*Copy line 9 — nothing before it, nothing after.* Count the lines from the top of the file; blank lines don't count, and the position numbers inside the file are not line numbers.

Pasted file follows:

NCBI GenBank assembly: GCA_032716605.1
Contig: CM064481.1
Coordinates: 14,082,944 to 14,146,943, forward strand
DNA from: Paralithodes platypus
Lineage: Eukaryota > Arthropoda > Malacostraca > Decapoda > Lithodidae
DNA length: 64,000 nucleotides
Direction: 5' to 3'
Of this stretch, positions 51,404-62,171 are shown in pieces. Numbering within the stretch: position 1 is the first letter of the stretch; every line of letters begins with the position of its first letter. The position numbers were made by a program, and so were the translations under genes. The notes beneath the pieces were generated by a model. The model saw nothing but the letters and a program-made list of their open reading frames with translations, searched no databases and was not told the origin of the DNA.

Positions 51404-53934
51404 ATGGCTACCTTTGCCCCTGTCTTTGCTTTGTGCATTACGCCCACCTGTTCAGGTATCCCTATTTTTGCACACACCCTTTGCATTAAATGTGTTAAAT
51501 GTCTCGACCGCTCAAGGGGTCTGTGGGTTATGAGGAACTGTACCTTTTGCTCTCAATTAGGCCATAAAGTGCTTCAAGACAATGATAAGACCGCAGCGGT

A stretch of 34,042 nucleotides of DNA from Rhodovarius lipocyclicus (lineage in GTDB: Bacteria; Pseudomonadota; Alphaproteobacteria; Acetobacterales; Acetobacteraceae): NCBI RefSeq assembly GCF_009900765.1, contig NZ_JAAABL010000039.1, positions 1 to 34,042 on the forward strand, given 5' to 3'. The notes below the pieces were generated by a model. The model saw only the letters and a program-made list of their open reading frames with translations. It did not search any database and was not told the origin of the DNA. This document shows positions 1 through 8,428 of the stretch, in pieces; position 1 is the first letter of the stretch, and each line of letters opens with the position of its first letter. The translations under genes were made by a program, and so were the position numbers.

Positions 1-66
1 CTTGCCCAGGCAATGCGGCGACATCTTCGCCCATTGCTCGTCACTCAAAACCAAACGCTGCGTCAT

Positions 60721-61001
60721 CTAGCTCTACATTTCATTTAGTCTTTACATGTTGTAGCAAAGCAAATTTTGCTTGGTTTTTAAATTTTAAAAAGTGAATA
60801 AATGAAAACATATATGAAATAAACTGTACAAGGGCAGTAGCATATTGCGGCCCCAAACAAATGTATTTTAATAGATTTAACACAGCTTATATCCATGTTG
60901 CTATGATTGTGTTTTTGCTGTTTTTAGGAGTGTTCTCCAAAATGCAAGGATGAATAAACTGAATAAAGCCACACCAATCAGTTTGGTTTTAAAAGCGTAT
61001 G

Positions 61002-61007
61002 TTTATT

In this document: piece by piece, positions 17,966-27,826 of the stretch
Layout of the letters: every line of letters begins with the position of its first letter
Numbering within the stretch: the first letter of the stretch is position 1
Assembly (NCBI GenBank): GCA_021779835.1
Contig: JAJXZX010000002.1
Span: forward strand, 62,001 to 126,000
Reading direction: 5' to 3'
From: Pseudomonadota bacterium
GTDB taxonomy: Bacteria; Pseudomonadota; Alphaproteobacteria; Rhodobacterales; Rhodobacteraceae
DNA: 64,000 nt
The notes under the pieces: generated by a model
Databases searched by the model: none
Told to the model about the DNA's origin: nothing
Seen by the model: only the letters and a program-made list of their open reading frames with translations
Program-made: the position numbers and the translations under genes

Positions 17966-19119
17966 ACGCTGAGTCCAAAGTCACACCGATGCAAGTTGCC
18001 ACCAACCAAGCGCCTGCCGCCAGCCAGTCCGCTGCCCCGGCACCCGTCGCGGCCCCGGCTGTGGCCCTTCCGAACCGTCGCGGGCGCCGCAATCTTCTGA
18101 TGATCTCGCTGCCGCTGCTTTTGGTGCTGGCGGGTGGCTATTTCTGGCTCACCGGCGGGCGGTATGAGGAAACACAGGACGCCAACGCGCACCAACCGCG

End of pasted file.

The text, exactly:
Positions 51404-53934